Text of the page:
The global financial system is changing in an unprecedented way. For example, checks were a favored means of payment between businesses a few decades ago. However, in 2015, the use of checks as a payment method dropped by 13.4%. Cash is still the most popular mode of payment in today’s society, but non-cash transactions are increasing steadily. For example, did you know that non-cash transaction volumes grew by 11.2% from 2014 to 2015? Analysts predict that digital payments will hit a volume of 726 billion annually by 2020. Prepaid cards are one of the principal drivers of this shift towards non-cash transactions. Here is everything you ever wanted to know about how prepaid cards work.
Loading Money to Your Prepaid Card
Prepaid cards are different from credit cards so knowing how prepaid cards work is critical to understanding these differences. For example, you cannot purchase a good or service with a prepaid card and then pay for it later. Instead, you have to load your prepaid card with money before you can use it. However, you can load more money onto this card than you can on a gift card. How do you load money to your prepaid card? You can load it in several ways including depositing your cash directly from your bank account to your prepaid card. Prepaid card providers also have provisions for depositing paychecks and government benefits to your prepaid card. Other channels of loading cash to this card include funding it with your PayPal account. For example, PayPal funds its PayPal Prepaid Card in addition to Green Dot and the Wal-Mart Money-Card.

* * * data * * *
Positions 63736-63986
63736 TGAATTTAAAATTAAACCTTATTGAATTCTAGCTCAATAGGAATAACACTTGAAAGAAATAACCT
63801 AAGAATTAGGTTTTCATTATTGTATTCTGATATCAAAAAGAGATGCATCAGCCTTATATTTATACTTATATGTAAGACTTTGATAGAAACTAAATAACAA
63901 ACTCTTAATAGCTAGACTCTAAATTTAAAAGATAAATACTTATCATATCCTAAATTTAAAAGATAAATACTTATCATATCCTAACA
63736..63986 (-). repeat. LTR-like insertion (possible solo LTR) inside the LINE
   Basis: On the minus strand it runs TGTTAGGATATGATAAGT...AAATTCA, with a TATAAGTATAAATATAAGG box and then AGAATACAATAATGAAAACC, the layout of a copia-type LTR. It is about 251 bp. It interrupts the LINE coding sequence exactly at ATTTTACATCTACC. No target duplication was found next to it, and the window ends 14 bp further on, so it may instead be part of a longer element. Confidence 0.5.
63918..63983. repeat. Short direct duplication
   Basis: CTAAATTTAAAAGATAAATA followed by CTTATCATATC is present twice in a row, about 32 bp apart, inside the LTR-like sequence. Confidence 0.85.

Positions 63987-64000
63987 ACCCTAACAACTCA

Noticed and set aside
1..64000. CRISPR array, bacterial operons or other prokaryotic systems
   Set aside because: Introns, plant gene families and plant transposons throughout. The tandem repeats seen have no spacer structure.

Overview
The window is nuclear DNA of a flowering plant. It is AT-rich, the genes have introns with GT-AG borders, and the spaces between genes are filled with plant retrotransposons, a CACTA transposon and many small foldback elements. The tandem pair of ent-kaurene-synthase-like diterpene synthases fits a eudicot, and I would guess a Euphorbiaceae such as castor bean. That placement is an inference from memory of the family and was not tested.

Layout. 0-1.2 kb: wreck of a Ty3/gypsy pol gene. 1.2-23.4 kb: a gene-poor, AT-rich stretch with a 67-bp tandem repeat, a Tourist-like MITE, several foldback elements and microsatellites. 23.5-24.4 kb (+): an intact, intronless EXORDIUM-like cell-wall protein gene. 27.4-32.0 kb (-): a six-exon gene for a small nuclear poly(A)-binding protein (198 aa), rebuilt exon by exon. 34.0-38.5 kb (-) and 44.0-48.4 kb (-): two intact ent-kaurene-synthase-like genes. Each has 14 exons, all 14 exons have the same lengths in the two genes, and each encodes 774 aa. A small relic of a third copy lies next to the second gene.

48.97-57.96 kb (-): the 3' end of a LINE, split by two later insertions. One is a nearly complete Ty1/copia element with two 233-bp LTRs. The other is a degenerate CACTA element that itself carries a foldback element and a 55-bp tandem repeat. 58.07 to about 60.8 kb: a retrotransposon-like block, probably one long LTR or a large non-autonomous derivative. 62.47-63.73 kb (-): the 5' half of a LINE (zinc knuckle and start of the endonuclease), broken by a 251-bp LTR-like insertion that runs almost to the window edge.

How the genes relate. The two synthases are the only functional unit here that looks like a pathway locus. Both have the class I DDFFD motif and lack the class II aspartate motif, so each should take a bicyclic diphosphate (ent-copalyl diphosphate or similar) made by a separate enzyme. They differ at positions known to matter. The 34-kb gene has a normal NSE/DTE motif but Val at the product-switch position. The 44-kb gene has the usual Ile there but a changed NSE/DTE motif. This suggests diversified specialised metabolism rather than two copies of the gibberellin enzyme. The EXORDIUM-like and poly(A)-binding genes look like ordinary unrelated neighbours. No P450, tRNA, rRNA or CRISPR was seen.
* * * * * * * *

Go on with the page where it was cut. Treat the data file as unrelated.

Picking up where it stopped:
The facilitation of efficient financial transactions was the concept that led to the creation of the prepaid card. In other words, the purpose of this card was to help you access your cash easily as you pay for goods and services. That is why it gives you multiple access points to your cash. One of them is your ATM. More specifically, you can withdraw your prepaid card balance from an ATM or check it. Some cards offer you this service free while others will charge you. ATM operator charges may apply as well. Alternatively, you can pay for your goods and services directly as opposed to withdrawing your cash and then paying for them. For example, you can pay vendors through their website if it has this payment feature. You can set up recurring payments as well.
3. Managing Money in Your Prepaid Card
Prepaid cards are a cross between gift cards, credit cards, and checking account debits cards. That means you can perform many things with these cards including managing your money. Doing so is not as easy as it sounds, but it is possible. For example, some prepaid cards have budgeting features including subaccounts to help you manage your cash. These subaccounts can be budgeting categories. You will not spend excessively on a single subaccount if you have limited funds in each subaccount. Saving your money is also possible if you have a prepaid card. More specifically, you can use the same subaccount feature that is present in these cards as a mechanism for saving money. Some prepaid cards offer you interest on these savings.